MITCHELL, WILLIAM "BILLY"

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This autograph will be auctioned live on May 23, 2018. For more information and to place your bid click the "BID NOW!" button above.
MITCHELL, WILLIAM
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MITCHELL, WILLIAM

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MITCHELL, WILLIAM “BILLY.” (1879-1936). American general considered the father of the United States Air Force. TLS. (“Wm. Mitchell”). 1p. 4to. (Tacoma), May 3, 1926. On his stationery bearing the Mitchell family crest with the motto Sapiens qui assiduous (He is wise who is assiduous).  To lecture manager James B. Pond, Jr.

 

“We have been going so rapidly that I fear I have not answered your letters as soon as I should. First, as to collecting money due, I think you should collect if you can do it without causing a fuss. The amounts involved do not warrant legal proceedings. The Texas engagements showed little profit because they were booked, in the majority of cases, with irresponsible organizations. On the Pacific Coast, we have had excellent audiences, but should have had a great deal more in the vicinity of Los Angeles. Staley was not a good man to book with. Of course, I understand that sometimes it is not possible for an advance agent to check some of these things up. I have wanted to finish the tour for some time, after arriving at the Pacific Coast, and May 20th is as far as I can possibly stretch it, as I have a great deal to do at home. Your outfit has certainly done business in a very quick and energetic way, and although the profits have not been as big as they might have been, the object which I desired has been entirely attained, that is, the opening up of these questions for public discussion, and having the people learn what it is all about. From my standpoint, this tour has been a very great success. I hope that the May bookings will turn out well. No accounts after April 3rd. have yet reached me. I hope they will arrive in Denver. Hoping to see you when I come to New York soon after the tour…”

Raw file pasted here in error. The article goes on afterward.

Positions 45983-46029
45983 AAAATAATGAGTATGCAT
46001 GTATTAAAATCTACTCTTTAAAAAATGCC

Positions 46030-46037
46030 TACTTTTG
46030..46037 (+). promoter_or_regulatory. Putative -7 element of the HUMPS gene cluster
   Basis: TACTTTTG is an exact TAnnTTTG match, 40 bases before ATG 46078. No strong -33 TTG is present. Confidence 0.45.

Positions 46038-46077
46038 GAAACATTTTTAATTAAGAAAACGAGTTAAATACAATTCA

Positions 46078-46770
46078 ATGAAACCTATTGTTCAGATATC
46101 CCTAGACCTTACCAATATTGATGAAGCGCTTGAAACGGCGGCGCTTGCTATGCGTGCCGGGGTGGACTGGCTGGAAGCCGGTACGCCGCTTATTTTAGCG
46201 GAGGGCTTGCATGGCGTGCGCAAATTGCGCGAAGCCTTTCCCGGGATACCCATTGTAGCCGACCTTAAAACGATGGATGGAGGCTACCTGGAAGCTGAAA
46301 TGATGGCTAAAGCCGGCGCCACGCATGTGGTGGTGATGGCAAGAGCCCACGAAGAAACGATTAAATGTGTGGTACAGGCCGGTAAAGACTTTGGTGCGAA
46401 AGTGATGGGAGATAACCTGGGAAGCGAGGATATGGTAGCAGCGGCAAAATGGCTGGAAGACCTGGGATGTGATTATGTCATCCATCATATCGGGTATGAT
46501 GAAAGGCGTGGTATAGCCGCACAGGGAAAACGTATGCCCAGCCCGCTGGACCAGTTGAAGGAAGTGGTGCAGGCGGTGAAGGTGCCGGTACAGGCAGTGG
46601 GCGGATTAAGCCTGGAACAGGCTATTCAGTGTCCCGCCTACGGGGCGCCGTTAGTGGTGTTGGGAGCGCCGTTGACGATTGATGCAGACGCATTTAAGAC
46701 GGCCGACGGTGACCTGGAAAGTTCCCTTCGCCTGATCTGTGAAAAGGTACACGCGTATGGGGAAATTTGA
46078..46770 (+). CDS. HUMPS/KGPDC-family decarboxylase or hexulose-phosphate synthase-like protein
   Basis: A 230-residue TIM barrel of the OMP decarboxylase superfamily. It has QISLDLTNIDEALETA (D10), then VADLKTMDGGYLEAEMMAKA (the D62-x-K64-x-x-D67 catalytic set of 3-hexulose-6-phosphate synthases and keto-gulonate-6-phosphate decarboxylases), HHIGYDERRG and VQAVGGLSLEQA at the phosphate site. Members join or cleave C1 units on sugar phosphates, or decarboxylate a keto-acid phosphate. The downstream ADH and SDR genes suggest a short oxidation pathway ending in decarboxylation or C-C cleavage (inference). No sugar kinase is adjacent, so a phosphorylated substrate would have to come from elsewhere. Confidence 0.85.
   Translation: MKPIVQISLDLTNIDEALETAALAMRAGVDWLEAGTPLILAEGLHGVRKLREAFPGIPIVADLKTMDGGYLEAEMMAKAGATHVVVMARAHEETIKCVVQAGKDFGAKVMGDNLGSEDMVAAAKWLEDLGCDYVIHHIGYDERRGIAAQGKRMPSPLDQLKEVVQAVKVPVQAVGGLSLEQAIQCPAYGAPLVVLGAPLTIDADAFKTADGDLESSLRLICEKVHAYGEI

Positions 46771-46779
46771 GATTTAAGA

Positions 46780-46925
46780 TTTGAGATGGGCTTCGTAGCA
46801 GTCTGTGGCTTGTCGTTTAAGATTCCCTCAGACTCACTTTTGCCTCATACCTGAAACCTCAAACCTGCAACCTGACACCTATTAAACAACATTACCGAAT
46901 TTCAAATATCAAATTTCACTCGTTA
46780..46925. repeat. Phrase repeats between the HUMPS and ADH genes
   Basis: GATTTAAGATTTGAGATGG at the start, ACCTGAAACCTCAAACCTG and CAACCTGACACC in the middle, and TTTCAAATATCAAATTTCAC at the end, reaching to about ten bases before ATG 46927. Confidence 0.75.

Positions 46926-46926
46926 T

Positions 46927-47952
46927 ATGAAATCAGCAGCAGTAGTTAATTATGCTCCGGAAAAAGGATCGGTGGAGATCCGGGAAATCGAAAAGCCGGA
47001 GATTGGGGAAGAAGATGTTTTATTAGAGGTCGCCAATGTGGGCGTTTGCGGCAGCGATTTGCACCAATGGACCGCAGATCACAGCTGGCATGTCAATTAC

After commanding American air combat units in France during World War I, for which he was highly decorated, Mitchell became an outspoken advocate for military investment in air power, specifically calling for future bombers to be designed to sink battleships. His ongoing public criticism of his superiors, however, resulted in his demotion from brigadier general to colonel in 1925, after he criticized the Army and Navy for “almost treasonable administration of the national defense,” (The Army and Its Air Corps: Army Policy toward Aviation, 1919–1941, Tate). For his comments, he was court martialed on direct orders of President Coolidge. Douglas MacArthur was one of the 12 judges who suspended Mitchell for five years without pay in December 1925. Mitchell resigned on February 1, 1926 and devoted himself to writing and lecturing about the need for improved air power, as can be seen from our letter. Mitchell’s court martial, however, allowed Congress to focus on his concerns and the 1926 Air Corps Act laid out a five-year plan to expand air services. Mitchell also found a receptive ear in Franklin Roosevelt after his 1932 election, and in 1935 the War Department founded the General Headquarters of the Air Force and shifted its focus from support of ground troops to air assault and defense. This new mission prompted the development of bombers such as the Boeing B-17 which played a strategic role during World War II. In 1941, the United States Army Air Force was created and was succeeded by the United States Air Force in 1947.

 

The location of Tacoma, Washington, has been added in the upper right corner in pencil in an unknown hand as well as noting that Mitchell’s return address is Middleburg, Virginia. Folded with normal wear and in very good condition. Accompanied by a vintage, black-and-white bust photograph of Mitchell in uniform with a full chest of medals.

 

 

Item #20170



This autograph will be auctioned live on May 23, 2018. For more information and to place your bid click the "BID NOW!" button above.
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